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Anti-PLA legislation was introduced in the previous General Assembly

01.18.11

JANUARY 2011 Scranton/Wilkes-Barre/Hazleton edition of The Union News

Anti-PLA legislation was introduced in the previous General Assembly

BY PAUL TUCKER
THEUNIONNEWSSWB@AOL.COM

REGION, January 6th- In September 2009 legislation was proposed that would have prohibit the use of Project Labor Agreements (PLA’s) on public projects in Pennsylvania.

The legislation was introduced by Republican House of Representative John Bear (97th Legislative District). Mr. Bear’s legislative district includes Lancaster County. However, the legislation died because not enough legislators supported the legislation.

In 2009 the Democrats held the majority in the House of Representatives while the Republican held the majority in the Senate. The Pennsylvania Governor was also a Democrat.

Mr. Bear told the newspaper at the time he also introduced the legislation in 2007 but it failed because it failed to gain enough co-signers. In 2009, the total amount of co-signers more than doubled from 2007 but it still failed.

The bill called the “Open Contracting Act” would have prohibit the use of PLA’s by public bodies for construction of schools, prisons, roads, and other public buildings in Pennsylvania.

A PLA is a comprehensive agreement signed by a builder and local craft unions under which a defined construction project is agreed to be completed by workers from local union halls, in return for the union’s guarantee of no strikes, a steady labor supply, and general labor peace. Under a PLA, a nonunion contractor could still be hired for a project, however if they are selected, local unionized workers must be hired.

With the Republicans gaining control of the Pennsylvania House of Representatives and the Governors Mansion, anti-union legislation will likely be introduced in the upcoming session of the General Assembly, including a fourth try at banning the use of PLA’s on public construction projects.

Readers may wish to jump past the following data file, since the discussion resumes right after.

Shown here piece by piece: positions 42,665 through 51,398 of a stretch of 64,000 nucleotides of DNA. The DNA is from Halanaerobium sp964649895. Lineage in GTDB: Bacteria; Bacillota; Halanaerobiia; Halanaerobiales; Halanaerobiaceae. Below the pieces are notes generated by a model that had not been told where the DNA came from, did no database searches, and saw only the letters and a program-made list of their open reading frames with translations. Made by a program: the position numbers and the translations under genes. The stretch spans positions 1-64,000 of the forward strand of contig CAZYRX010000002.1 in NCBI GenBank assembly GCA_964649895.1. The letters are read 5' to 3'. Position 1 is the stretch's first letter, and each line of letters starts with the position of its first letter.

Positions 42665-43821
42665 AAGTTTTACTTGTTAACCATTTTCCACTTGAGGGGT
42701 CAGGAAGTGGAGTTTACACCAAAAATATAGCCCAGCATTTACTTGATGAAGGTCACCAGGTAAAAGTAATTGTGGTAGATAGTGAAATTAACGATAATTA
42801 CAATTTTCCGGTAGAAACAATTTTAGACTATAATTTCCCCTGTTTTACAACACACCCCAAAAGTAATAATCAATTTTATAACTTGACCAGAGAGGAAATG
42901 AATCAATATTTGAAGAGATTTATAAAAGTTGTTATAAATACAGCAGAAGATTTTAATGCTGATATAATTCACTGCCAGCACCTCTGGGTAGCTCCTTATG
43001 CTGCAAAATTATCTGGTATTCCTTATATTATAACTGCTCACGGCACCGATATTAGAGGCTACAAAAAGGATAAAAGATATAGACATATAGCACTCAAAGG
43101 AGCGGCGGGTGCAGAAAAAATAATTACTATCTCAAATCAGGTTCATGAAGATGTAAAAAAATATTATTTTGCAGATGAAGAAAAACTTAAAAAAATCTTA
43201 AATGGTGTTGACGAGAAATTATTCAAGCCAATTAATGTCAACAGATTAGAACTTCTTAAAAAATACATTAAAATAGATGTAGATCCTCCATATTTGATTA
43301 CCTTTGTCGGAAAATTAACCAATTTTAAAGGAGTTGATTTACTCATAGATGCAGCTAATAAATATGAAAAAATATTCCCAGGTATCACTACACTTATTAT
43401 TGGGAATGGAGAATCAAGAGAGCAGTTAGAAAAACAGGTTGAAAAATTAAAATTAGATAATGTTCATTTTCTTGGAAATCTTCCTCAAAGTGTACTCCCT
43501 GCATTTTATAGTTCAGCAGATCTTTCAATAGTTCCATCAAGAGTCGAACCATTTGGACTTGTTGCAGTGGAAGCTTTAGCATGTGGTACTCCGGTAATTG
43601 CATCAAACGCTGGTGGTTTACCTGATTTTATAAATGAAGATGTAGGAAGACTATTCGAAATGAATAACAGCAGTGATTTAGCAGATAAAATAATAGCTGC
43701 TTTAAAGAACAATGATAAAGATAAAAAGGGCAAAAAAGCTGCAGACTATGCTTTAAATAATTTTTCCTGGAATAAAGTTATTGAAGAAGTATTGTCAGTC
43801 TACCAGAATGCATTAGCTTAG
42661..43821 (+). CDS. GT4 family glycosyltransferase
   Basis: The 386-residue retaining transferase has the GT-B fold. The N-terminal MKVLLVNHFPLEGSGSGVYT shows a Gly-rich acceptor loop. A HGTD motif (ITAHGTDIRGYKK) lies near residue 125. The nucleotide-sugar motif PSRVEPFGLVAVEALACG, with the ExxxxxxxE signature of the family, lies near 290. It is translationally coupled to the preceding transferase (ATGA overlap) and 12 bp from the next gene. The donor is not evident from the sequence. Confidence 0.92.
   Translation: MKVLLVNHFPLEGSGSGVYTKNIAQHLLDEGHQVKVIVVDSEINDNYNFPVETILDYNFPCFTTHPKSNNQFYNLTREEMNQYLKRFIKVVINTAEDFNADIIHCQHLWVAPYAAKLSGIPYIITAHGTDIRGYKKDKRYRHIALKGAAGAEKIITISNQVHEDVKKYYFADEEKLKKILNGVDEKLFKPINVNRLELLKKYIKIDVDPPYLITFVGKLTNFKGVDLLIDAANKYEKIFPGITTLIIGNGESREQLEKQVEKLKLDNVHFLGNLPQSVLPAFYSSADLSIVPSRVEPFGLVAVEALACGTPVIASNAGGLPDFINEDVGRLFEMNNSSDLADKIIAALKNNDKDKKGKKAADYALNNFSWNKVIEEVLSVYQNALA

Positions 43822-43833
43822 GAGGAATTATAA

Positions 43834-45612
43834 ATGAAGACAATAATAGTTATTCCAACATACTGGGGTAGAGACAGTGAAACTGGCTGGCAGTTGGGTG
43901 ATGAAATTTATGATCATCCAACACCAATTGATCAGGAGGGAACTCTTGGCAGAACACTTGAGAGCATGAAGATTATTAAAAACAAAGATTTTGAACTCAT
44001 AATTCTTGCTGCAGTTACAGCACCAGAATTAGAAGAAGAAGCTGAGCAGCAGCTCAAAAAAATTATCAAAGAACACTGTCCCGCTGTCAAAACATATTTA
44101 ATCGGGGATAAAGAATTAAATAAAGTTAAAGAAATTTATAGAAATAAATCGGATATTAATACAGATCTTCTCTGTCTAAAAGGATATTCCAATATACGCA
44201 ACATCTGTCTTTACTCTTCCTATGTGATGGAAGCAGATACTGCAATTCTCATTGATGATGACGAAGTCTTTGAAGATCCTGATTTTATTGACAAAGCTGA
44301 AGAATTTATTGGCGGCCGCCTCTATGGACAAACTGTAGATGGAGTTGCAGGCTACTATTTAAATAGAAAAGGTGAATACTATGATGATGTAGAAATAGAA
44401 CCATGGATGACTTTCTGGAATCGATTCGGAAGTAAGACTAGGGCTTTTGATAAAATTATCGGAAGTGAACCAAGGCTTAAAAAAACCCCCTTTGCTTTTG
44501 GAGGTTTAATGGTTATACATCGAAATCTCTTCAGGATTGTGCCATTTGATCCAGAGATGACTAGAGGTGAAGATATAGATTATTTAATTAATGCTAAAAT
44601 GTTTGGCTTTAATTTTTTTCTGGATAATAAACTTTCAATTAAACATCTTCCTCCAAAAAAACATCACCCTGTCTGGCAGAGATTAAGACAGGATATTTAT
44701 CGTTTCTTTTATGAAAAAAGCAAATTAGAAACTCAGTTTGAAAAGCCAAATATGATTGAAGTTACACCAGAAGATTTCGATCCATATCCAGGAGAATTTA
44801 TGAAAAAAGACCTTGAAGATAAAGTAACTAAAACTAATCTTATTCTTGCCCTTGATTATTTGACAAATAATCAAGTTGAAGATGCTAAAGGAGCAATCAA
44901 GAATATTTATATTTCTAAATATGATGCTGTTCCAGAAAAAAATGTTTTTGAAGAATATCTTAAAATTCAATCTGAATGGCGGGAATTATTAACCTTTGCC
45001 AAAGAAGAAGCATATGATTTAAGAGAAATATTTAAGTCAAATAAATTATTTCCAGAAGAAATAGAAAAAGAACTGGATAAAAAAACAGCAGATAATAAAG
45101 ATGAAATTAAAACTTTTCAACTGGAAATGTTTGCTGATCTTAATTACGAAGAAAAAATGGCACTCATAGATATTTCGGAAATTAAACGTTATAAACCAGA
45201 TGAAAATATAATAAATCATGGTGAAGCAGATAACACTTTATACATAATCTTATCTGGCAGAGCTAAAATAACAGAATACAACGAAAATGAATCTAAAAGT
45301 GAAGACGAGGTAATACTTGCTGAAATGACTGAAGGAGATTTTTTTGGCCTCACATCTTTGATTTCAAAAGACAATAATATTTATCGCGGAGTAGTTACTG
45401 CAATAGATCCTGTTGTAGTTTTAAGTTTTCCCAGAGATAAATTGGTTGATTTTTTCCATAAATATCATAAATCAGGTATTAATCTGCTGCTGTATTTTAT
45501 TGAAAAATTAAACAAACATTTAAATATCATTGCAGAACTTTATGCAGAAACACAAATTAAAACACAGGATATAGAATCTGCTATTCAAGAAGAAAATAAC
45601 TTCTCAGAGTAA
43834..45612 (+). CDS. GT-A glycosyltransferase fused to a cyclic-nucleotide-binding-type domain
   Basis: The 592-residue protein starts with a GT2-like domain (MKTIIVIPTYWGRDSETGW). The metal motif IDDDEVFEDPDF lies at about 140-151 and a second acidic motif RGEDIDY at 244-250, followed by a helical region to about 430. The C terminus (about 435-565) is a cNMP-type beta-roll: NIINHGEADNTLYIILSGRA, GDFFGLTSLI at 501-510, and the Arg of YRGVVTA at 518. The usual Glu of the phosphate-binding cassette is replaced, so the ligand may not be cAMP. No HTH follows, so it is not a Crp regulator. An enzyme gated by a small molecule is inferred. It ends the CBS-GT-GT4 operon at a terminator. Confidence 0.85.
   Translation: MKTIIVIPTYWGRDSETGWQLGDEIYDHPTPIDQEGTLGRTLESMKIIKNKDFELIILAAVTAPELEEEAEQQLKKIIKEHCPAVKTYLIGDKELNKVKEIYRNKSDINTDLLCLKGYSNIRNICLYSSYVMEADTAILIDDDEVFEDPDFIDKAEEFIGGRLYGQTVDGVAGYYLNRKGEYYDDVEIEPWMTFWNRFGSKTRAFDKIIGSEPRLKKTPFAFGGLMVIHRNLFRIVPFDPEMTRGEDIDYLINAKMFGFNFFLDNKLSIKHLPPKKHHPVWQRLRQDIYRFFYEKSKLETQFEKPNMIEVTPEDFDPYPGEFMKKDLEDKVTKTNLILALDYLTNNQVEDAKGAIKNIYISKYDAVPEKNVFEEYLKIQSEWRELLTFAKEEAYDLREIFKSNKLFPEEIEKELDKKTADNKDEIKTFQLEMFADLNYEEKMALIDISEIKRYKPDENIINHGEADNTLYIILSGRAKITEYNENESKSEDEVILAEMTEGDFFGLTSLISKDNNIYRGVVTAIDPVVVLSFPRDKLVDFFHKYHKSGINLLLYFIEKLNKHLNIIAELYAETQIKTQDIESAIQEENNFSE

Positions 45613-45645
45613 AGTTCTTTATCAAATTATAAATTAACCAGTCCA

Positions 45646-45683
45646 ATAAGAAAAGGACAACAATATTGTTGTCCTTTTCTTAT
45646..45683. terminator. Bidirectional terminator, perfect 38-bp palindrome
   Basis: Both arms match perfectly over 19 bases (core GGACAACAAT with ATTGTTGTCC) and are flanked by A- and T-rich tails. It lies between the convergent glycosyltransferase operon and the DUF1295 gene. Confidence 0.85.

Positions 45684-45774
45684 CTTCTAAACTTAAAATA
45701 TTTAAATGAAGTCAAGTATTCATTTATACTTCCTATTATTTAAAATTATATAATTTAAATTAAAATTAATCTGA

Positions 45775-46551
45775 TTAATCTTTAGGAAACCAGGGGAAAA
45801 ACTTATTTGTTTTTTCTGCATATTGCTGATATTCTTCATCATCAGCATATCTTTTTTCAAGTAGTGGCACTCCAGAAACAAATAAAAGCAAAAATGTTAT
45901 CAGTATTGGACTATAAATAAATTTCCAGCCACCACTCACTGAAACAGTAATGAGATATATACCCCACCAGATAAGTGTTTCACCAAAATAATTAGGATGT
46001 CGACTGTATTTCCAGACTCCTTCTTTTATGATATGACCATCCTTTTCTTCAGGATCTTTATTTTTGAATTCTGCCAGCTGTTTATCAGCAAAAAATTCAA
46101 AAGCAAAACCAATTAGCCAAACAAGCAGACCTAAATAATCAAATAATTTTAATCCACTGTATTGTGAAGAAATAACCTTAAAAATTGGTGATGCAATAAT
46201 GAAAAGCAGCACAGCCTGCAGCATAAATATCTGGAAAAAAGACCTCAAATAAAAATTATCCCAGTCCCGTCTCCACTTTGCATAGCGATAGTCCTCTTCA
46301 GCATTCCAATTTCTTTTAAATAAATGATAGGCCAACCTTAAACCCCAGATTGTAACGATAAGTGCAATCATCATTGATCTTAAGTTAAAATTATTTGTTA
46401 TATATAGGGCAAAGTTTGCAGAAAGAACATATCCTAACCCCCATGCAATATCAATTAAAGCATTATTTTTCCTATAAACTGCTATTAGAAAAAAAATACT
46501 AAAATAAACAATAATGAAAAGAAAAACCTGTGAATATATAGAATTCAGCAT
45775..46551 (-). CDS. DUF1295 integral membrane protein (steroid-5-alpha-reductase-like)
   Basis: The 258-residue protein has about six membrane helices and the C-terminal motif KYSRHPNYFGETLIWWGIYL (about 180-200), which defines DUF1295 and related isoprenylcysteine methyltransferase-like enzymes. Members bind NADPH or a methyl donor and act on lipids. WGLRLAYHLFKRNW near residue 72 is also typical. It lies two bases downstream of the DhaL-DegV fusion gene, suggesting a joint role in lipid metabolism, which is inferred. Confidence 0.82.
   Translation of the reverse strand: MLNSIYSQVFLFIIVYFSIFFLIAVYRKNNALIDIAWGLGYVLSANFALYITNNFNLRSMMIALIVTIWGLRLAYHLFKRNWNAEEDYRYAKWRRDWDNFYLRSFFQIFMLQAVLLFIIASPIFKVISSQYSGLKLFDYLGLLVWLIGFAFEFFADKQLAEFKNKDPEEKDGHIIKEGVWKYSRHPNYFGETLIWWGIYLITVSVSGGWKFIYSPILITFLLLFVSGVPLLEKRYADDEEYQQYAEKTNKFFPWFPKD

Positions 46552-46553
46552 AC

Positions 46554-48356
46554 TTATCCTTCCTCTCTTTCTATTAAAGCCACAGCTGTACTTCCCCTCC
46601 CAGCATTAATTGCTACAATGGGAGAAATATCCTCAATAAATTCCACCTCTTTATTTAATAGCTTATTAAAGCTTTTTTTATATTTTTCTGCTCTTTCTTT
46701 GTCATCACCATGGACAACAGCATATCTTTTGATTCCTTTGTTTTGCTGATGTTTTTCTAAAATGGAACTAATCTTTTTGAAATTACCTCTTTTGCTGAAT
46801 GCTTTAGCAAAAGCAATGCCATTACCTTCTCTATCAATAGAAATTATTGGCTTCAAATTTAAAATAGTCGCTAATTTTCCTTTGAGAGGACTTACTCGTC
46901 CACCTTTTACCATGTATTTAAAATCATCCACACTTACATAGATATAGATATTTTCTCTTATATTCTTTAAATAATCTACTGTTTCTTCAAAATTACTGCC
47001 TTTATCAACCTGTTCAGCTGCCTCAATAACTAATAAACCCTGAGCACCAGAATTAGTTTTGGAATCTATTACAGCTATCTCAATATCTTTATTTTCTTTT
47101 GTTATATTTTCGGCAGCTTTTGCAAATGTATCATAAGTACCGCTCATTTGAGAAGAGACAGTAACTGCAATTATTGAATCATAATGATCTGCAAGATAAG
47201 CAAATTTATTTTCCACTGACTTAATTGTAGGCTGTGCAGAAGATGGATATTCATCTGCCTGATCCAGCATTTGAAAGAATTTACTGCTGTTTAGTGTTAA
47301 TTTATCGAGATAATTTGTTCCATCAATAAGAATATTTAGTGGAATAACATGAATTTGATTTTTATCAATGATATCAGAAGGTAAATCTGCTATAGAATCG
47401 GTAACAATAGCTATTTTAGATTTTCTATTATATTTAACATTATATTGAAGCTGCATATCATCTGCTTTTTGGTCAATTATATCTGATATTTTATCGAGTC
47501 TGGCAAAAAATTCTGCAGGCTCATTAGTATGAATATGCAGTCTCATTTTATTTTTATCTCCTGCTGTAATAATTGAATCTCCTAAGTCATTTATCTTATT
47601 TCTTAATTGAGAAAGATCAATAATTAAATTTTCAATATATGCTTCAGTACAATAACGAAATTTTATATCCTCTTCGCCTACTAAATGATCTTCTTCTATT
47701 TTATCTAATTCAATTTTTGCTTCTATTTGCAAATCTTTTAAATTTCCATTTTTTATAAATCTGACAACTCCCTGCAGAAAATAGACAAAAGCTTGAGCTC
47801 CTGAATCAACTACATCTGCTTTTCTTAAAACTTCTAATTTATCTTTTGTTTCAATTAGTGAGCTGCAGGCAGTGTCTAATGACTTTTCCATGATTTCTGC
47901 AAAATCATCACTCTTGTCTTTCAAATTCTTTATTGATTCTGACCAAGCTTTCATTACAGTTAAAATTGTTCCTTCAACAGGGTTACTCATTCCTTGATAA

Anti-union legislators, like Mr. Bear, have stated in the past that PLA’s are often used by Democratic party elected officials to repay labor unions for their support during political campaigns. “PLA’s are used as political favors,” Mr. Bear was quoted as saying in the October 2009 edition of the newspaper.

The legislation’s biggest supporter is the Association of Builders and Contractors (ABC) construction group. The ABC is made-up of nonunion contractors and often lobbies for anti-union legislation in Harrisburg and was behind a anti-PLA rally held in the state capitol rotunda in February 2010.

Frank Sirianni, President of the Pennsylvania Building and Construction Trades Council in Harrisburg, which is a labor federation representing unions who members are employed within the construction industry, believes corporate greed is behind any anti-PLA legislation.

“The fact of the matter is that many non-union contractors here in Pennsylvania and all over the country bid on projects with PLA’s and win those bids. They then go on to complete those projects using local crafts people and still earn a reasonable profit. They do this because PLA’s work. It is clear that the ABC and their legislative allies are not really interested in creating jobs for Pennsylvania skilled crafts people. They are more interested in finding ways to line their pockets with our tax dollars and with little protection of our community standards as possible,” stated Mr. Sirianni.

PASNAP Union members strike hospital for 24-hours

01.18.11

JANUARY 2011 Scranton/Wilkes-Barre/Hazleton edition of The Union News

PASNAP Union members strike hospital for 24-hours

BY PAUL TUCKER
THEUNIONNEWSSWB@AOL.COM

REGION, January 6th- Union members, their families and community leaders walked the picket line with nurses employed at Wilkes-Barre General Hosptial, which does business as the Wyoming Valley Health Care System, River Street in Wilkes-Barre, on December 23nd to protest the lack of reaching a new contract agreement between the employer and the labor organization that represents the employees.

The Pennsylvania Association of Staff Nurses and Allied Professional (PASNAP) Union of Conshohocken Pennsylvania, represents approximately 440 nurses employed at the medical center. The Union also represents nurses employed at the Community Medical Center (CMC) on Mulberry Street in Scranton.